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Chupacabras 1951

Posted by: Loren Coleman on August 24th, 2007

Chupacabras small

Kenneth F. Thomas, editor of the Steamshovel Press and Missouri university archivist, shares an old reference to what seems like a new occurrence of “Chupacabras” in a sinister context, which he found on August 23, 2007.

Thomas writes that he made the discovery while….

…watching the 1951 movie Bride of the Gorilla with Raymond Burr and Lon Chaney. Burr gets poisoned by a witch and either starts becoming a gorilla or it’s all in his mind and he’s running around naked at night in a South American jungle. The natives are convinced that it’s a legendary beast called something like a “sucaris.” (It was hard to tell from the dialect.) When they describe the legendary beast they are quite clearly describing a Chupacabras. The verbal descriptions were a match. When they decide to set a trap for it, they use a live goat as bait. They do bring a goat to the trap they set for the creature.

Chupa de Mayo

Is this another historical footnote about the blood-sucking four-feet-all bipedal hair-covered Chupacabras – in 1951? Well, yes it is.

Is it another building block in understanding the previous history of the use of the word Chupacabras over 50 years ago? Yes, again.

Could it all be traced to the confusion with the use of the word for the birds called “goatsuckers”? Perhaps.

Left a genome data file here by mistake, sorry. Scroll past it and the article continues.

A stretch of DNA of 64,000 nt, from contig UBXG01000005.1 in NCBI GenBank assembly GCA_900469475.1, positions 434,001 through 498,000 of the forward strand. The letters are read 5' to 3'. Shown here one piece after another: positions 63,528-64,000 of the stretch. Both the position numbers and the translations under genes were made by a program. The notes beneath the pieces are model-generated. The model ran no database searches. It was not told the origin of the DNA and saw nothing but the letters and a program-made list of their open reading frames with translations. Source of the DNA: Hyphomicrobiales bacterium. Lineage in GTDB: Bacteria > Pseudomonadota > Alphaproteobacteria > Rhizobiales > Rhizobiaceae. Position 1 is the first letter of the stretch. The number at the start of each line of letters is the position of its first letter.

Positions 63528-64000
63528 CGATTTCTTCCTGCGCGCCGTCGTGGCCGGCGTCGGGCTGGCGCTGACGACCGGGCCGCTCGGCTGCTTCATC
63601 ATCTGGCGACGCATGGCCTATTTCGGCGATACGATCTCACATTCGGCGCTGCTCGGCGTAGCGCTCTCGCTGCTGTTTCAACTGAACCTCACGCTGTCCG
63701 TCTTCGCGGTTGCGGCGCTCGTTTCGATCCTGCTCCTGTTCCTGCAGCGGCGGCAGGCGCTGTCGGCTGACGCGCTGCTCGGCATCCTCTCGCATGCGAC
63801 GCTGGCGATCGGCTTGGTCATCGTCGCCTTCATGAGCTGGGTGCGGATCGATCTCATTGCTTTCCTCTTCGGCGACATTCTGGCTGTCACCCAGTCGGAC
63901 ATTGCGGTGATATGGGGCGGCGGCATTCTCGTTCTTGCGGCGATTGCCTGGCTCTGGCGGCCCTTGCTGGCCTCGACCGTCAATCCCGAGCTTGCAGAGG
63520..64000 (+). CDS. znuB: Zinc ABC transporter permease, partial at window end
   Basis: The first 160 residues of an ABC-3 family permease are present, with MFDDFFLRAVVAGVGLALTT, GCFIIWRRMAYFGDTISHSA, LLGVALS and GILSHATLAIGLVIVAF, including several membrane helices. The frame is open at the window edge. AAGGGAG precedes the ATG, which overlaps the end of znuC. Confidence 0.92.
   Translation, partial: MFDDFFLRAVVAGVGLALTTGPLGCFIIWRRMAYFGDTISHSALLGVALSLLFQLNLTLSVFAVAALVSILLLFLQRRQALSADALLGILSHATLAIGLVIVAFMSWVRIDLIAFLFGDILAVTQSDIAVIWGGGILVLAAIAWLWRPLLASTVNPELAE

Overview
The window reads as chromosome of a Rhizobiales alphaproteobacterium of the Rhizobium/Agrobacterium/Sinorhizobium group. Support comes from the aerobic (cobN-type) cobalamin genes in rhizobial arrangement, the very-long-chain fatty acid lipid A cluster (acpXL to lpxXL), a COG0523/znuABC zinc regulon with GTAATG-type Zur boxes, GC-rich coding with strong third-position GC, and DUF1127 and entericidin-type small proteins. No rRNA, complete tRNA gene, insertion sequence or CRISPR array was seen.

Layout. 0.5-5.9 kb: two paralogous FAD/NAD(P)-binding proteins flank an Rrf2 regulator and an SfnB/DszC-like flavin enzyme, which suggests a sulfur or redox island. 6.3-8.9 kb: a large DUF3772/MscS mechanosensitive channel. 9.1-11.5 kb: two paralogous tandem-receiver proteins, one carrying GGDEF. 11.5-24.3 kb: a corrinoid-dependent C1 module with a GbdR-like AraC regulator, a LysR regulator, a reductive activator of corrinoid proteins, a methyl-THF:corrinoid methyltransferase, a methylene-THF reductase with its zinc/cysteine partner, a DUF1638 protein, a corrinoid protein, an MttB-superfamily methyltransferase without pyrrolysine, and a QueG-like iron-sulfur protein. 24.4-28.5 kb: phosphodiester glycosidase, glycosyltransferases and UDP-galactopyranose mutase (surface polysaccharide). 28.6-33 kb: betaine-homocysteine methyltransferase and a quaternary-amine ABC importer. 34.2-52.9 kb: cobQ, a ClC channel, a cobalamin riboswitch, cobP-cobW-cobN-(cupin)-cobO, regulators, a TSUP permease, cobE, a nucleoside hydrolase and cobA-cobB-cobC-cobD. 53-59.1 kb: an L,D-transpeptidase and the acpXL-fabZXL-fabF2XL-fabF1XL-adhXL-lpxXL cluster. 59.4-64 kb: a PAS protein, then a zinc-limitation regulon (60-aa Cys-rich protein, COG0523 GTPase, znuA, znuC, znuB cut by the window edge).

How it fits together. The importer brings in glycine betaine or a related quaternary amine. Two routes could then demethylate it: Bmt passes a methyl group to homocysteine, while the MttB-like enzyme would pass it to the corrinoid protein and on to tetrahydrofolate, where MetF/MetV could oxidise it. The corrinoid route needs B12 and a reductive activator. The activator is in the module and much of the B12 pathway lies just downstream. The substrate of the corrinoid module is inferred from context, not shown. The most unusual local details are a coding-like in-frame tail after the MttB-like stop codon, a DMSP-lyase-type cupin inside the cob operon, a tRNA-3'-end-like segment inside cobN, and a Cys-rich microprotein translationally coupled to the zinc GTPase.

Whip-poor-wills and Chuck-will’s-widows are members of the so-called ‘nightjar’ or ‘goatsucker’ family of birds whose scientific name is Caprimulgiformes. Other family members you might see or hear in Indiana are the Poor-will and Nighthawk.  The Nighthawk is probably the most commonly seen and heard member of the family these days.  There are 67 family members around the world.Goatsuckers

I’ve written before of an early discovery of the use of “Chupacabras,” as a creature that usually is noted to kill goats and suck their blood. In the previous case, the term “Chupacabras” was employed in 1960, in an episode of the famed TV western, “Bonanza.” The word “Chupacabras” was said by a Mexican character who was talking with one of the Cartwright family characters, about a creature that sucked the milk from goats. On the show, it was thus linked to being one of the “goatsuckers,” and was related to the birds, the whippoorwills.

Zoologically, night jars and whippoorwills are members of the Caprimulgiformes (goatsuckers) and thus are called “Chupacabras” in Spanish. In folklore, the birds were said to suck milk from goats. It seems a natural extension of this usage that a cryptozoological creature, a relatively new cryptid sucking the blood from goats, would also be called a “Chupacabras.” (The form is both singular and plural; see “Chupawhat?”.)